When Flagler's Florida East Coast Railroad was extended southward to Palm Beach and then Miami in the early 20th Century, the rich mostly abandoned St. Augustine. Wealthy vacationers began to customarily spend their winters in South Florida, where the climate was warmer and freezes were rare. St. Augustine nevertheless still attracted tourists, and eventually became a destination for families traveling in automobiles as new highways were built and Americans took to the road for annual summer vacations. The tourist industry soon became the dominant sector of the local economy.
Civil Rights movement
In late 1963, nearly a decade after the Supreme Court ruling in Brown v. Board of Education that segregation of schools was unconstitutional, African Americans were still trying to get St. Augustine to integrate the public schools in the city. They were also trying to integrate public accommodations, such as lunch counters, and were met with arrests and Ku Klux Klan violence. Local college students held non-violent protests throughout the city, including sit-ins at the local Woolworth's, picket lines, and marches through the downtown. These protests were often met with police violence. Homes of African Americans were firebombed, black leaders were assaulted and threatened with death, and others were fired from their jobs.
In the spring of 1964, St. Augustine civil rights leader Robert Hayling asked the Southern Christian Leadership Conference (SCLC) and its leader Martin Luther King, Jr. for assistance. From May until July 1964, King and Hayling, along with Andrew Young, organized marches, sit-ins, and other forms of peaceful protest in St. Augustine. Hundreds of black and white civil rights supporters were arrested, and the jails were filled to capacity. At the request of Hayling and King, white civil rights supporters from the North, including students, clergy, and well-known public figures, came to St. Augustine and were arrested together with Southern activists.
St. Augustine was the only place in Florida where King was arrested; his arrest there occurred on June 11, 1964, on the steps of the Monson Motor Lodge's restaurant. The demonstrations came to a climax when a group of black and white protesters jumped into the hotel's segregated swimming pool. In response to the protest, James Brock, the manager of the hotel and the president of the Florida Hotel & Motel Association, poured what he claimed to be muriatic acid into the pool to burn the protesters. Photographs of this, and of a policeman jumping into the pool to arrest the protesters, were broadcast around the world.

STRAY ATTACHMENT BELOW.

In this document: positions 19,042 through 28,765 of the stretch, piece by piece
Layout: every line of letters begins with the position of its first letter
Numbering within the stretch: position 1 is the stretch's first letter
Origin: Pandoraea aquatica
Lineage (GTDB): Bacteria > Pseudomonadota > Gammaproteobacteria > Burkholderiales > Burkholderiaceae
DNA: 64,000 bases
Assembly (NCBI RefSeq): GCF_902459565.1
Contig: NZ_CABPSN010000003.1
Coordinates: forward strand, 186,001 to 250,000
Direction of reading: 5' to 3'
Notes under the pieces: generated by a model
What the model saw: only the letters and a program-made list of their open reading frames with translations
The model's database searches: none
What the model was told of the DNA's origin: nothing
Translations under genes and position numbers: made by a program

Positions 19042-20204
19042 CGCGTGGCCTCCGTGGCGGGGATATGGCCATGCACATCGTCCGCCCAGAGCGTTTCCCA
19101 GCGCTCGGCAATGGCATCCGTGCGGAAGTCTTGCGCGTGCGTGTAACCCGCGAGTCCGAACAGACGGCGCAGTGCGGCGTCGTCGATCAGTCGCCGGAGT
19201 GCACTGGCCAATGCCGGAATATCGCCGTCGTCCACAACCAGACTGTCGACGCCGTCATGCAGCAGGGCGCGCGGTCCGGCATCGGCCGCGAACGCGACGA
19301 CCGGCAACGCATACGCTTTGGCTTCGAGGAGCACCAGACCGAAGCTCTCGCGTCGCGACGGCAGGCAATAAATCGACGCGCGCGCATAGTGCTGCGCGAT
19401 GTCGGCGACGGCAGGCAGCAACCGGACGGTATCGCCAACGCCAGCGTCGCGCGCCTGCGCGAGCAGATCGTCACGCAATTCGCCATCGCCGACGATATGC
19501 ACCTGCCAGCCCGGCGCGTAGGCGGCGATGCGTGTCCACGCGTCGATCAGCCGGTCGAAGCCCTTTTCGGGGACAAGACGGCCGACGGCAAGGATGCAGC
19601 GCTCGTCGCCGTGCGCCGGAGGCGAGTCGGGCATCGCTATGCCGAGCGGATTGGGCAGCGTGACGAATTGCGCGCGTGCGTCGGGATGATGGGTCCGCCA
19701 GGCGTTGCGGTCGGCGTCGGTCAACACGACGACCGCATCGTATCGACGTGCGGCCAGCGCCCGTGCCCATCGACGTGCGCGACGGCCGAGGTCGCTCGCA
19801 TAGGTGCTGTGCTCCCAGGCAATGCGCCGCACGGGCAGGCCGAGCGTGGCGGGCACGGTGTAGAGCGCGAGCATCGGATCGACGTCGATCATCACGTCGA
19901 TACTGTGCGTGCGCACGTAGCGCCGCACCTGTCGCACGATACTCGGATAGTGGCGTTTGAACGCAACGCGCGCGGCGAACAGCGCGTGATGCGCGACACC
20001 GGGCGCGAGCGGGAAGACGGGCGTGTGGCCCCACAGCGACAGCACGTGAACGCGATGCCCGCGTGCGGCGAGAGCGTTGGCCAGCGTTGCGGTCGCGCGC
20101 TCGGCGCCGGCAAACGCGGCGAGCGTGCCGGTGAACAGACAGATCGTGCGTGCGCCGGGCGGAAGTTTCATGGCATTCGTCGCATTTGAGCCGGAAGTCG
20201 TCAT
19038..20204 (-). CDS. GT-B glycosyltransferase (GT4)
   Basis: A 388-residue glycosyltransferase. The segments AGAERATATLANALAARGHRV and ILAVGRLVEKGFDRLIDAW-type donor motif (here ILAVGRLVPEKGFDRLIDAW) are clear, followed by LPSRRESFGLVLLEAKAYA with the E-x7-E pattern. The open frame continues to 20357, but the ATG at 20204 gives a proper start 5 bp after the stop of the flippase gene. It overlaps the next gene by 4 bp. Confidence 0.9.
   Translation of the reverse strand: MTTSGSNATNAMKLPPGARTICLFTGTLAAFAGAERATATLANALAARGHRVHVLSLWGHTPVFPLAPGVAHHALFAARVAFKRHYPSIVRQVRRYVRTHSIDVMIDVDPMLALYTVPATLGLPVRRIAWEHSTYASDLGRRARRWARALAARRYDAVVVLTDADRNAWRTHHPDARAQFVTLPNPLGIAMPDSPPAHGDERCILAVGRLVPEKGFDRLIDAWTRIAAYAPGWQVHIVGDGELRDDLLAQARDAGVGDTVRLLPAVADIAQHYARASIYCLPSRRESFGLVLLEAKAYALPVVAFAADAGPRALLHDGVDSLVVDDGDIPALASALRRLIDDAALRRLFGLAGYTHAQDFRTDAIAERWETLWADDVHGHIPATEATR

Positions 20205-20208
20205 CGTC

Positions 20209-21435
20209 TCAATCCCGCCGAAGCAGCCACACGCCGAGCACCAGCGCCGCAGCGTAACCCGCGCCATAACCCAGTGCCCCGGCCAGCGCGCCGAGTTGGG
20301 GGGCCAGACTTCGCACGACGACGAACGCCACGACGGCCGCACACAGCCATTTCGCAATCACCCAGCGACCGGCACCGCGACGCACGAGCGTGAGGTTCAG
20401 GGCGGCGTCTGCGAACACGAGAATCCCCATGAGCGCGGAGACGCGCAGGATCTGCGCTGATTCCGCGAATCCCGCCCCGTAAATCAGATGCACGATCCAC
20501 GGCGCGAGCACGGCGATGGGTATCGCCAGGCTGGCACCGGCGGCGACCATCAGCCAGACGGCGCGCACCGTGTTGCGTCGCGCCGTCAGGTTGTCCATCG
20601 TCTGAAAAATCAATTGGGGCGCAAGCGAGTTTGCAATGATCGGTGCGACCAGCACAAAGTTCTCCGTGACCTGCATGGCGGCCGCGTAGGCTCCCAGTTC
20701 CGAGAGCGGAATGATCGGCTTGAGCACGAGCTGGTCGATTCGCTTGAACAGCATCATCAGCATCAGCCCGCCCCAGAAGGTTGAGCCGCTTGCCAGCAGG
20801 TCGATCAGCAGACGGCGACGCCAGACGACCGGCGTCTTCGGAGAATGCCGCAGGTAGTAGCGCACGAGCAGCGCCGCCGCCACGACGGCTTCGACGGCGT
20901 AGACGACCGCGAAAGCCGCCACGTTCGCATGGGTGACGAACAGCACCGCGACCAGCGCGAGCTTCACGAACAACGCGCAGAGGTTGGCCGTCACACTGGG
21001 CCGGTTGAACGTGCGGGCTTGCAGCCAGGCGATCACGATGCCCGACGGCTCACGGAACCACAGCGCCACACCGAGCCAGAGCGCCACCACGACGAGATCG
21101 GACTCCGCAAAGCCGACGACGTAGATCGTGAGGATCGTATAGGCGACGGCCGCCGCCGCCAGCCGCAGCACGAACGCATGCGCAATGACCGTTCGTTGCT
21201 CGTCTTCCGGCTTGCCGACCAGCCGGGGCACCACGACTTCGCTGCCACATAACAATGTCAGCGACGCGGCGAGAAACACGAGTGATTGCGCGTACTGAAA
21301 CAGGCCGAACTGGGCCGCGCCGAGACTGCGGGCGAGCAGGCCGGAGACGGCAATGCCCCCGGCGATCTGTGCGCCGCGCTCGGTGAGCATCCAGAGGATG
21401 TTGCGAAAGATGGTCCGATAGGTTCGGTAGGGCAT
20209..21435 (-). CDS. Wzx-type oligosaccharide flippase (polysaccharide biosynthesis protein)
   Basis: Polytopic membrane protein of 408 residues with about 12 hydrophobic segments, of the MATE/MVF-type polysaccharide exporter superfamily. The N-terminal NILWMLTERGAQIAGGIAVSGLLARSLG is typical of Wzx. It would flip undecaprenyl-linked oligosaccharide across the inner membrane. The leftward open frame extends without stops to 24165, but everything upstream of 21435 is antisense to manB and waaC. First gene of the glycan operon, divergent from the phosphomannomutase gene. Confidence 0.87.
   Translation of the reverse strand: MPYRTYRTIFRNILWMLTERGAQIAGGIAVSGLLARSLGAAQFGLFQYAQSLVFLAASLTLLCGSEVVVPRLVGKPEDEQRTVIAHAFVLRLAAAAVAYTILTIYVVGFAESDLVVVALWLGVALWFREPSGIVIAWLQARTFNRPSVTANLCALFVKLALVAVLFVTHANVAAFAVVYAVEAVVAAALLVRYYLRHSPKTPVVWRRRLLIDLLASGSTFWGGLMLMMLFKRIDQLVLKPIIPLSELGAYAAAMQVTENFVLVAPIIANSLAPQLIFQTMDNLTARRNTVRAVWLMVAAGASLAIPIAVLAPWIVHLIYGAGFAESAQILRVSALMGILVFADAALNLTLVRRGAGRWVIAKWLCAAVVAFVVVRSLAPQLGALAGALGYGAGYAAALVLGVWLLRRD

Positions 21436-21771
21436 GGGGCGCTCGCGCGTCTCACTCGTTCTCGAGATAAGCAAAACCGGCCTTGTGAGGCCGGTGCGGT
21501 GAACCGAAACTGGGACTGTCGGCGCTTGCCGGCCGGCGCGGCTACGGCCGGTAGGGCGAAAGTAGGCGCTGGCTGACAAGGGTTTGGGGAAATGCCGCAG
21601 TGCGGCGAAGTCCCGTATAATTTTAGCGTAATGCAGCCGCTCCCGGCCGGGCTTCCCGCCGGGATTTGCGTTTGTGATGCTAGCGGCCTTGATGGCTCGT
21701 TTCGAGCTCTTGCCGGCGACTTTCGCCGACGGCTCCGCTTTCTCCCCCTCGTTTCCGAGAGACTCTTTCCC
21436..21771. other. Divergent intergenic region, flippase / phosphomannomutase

The Ku Klux Klan responded to these protests with violent attacks that were widely reported in national and international media. Popular revulsion against the Klan and police violence in St. Augustine generated national sympathy for the black protesters and became a key factor in Congressional passage of the Civil Rights Act of 1964, leading eventually to passage of the Voting Rights Act of 1965, both of which provided federal enforcement of constitutional rights.
Modern St. Augustine
In 1965, St. Augustine celebrated the 400th anniversary of its founding, and jointly with the State of Florida, inaugurated a program to restore part of the colonial city. The Historic St. Augustine Preservation Board was formed to reconstruct more than thirty-six buildings to their historical appearance, which was completed within a few years. When the State of Florida abolished the Board in 1997, the City of St. Augustine assumed control of the reconstructed buildings, as well as other historic properties including the Government House. In 2010, the city transferred control of the historic buildings to UF Historic St. Augustine, Inc., a direct support organization of the University of Florida.
In 2015, St. Augustine celebrated the 450th anniversary of its founding with a four-day long festival and a visit from Felipe VI of Spain and Queen Letizia of Spain.
On October 7, 2016 Hurricane Matthew caused widespread flooding in downtown St. Augustine.
On March 4, 2019 Tracy Upchurch was appointed to replace Mayor Nancy Shaver after she resigned due to health concerns. Tracy Upchurch served as mayor of the city of St. Augustine from 1990-1992. Upchurch is currently a practicing attorney, professor of law at Flagler College, and the interim mayor of the city of St. Augustine.